The United States Fish and Wildlife Service (USFWS), U.S. Department of Interior, is responsible for regulations involving the prevention and control of wildlife diseases and for the importation of wildlife and eggs thereof (50 CFR 23). In addition, the USFWS represents the United States to the Convention on International Trade in Endangered Species of Wild Fauna and Flora (CITES). If biomedical investigators wish to use biological materials or tissues derived from fauna or flora listed in Appendices I, II or III of the convention, a CITES permit is required (50 CFR 23). The USFWS has granted the NIH a Designated Port Exemption permit to allow for the importation of materials transiting through Washington Dulles International Airport, however, the importation of certain animals and birds is prohibited.
The U. S. Department of Commerce (DOC), Bureau of Industry and Security, is responsible for implementing and enforcing the Export Administration Regulations (EAR), which regulate the export and re-export of most commercial items.
Biological materials and etiological agents are subject to packaging and shipping requirements of various Federal and International regulations. Proper packaging is the primary consideration and of utmost importance in the safe transportation of hazardous materials. The DOT regulations (49 CFR 171 – 178) and IATA’s Dangerous Goods Regulations dictate the proper packaging requirements necessary for most biological materials.
The Centers for Disease Control and Prevention (CDC) Etiological Agent Import Permit Program Atlanta, Georgia, has authorized NIH to issue permits for the importation of etiological agents and vectors of human disease into NIH laboratories. It is a condition of this authorization that NIH maintains a record of each permit issued and documents the transfer of all PHS-permitted material.
NIH has established the Quarantine Permit Service Office (QPSO), Division of Occupational Health and Safety (DOHS), Office of Research Services (ORS), Building 13, Room 3K04 for matters involving the import or export of biological materials. Permit information is available by calling (301) 496-2960 or by going online at http://dohs.ors.od.nih.gov/shipping_biological_material.htm.
The NIH Quarantine Permit Service Office is responsible for:
Providing information and guidance to NIH components on the requirements for import or export of biological materials.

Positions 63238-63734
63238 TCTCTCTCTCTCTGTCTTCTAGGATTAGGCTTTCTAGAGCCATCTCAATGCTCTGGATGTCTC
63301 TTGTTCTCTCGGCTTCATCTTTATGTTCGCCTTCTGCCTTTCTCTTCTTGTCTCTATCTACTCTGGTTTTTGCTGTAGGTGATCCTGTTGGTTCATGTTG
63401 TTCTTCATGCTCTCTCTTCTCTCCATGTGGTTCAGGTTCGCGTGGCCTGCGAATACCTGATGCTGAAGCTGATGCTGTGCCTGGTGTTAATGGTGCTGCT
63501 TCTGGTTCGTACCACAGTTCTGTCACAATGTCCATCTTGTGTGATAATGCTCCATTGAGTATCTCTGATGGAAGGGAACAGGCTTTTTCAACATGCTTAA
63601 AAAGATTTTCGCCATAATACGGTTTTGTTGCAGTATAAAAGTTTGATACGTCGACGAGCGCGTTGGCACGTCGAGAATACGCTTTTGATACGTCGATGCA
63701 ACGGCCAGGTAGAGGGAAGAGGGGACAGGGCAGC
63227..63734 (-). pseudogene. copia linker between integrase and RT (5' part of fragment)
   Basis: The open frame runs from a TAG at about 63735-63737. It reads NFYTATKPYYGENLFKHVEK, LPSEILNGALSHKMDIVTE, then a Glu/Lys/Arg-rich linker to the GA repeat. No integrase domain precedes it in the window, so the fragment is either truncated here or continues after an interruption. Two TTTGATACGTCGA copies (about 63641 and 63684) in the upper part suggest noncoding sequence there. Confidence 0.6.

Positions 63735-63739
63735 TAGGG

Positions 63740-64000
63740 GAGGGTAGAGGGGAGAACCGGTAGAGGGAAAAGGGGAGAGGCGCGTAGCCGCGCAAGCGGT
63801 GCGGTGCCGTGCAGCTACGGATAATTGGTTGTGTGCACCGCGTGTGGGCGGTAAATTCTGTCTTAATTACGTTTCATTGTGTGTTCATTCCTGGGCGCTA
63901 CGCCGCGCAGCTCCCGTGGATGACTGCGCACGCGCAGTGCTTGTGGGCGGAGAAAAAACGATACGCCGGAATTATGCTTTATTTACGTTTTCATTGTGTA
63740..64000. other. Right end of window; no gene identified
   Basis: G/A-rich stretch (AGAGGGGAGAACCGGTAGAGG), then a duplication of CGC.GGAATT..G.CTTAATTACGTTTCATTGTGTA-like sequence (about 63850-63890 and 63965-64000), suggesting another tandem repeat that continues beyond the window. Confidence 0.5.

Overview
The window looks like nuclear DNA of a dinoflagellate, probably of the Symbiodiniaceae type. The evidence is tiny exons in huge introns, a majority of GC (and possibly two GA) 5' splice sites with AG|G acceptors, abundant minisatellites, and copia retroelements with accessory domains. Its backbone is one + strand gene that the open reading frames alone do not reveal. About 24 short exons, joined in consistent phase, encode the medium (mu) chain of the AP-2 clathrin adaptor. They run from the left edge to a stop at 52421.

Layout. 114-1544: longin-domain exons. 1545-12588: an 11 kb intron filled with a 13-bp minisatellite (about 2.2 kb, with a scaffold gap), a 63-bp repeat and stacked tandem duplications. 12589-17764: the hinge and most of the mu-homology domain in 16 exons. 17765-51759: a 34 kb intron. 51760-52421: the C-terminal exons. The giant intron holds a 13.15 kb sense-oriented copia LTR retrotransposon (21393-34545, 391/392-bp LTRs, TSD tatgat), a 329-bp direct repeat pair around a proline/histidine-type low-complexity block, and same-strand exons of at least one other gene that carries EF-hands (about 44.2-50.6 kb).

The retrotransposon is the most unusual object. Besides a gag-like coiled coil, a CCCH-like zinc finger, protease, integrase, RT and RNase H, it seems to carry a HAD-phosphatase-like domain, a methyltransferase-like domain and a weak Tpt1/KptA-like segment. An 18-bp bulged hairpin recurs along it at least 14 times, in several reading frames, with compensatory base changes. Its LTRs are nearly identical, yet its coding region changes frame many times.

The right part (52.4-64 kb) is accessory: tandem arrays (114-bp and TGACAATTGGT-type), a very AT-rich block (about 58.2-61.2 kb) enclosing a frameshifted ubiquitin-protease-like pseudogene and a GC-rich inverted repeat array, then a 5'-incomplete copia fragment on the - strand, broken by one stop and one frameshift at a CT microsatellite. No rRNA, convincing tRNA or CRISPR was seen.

Issuing PHS import/transfer permits or letters of non-infectious import for biological materials arriving to the NIH.
Executing export declarations for biological materials leaving the
Maintaining records and the submission of reports to regulatory agencies.
Note: In some cases, more than one permit may be required for the import/transfer or export of a biological material. Although the QPSO does not issue USDA or USFWS permits, the office will provide assistance in obtaining these permits. Should QPSO determine a DOC validated license is required for the export or re-export of a biological material, the office will notify the investigator and apply directly to the DOC on his/her behalf.
The transfer of select agents and toxins is managed by the NIH Select Agent Program, following the regulations promulgated in 42 CFR 73, “Select Agents and Toxins”. The QPSO requires that a request for permit to import an etiological agent requiring Biosafety Level 3 (BSL3) or Biosafety Level 4 (BSL4) containment be submitted with the written concurrence of the IC Scientific Director.
IC Scientific Directors are responsible for:
Providing written concurrence for the import of an etiological agent requiring Biosafety Level 3 (BSL3) or Biosafety Level 4 (BSL4).
Ensuring staff compliance with QPSO policy and regulations involving the import and export of etiological agents, disease vectors, animals and plants, and other biological materials.
a. To ascertain the need for a permit to import or transfer a human etiological agent, vector of human or animal disease, animal or plant, contact the QPSO at least six weeks before the date of shipment in order to allow adequate time for processing the permit request.
b. A person wishing to import biological material, or transfer previously permitted material to another NIH/PHS laboratory, must obtain a PHS import permit by submitting the application, Form CDC 75-3, "Application for Permit to Import or Transport Agents or Vectors of Human Disease" to the QPSO via fax (301) 480-0671. This form is available on the DOHS website at http://dohs.ors.od.nih.gov/forms.htm. The QPSO will determine whether a PHS permit or letter of non-infectious import is required.
c. A person wanting to apply for an import/export/re-export permit of wildlife samples and/or biomedical samples collected from an endangered species must complete USFWS Form 3-200-29, “Import, Export, Re-export of Wildlife Samples and/or Biomedical Samples”. This permit application is submitted directly to USFWS and is available online at: http://www.fws.gov/permits/ . Applicants should be prepared to wait 60-90 days for a determination and be aware that an application fee applies. Once approval is granted, a copy of the USFWS permit must be forwarded to the QPSO.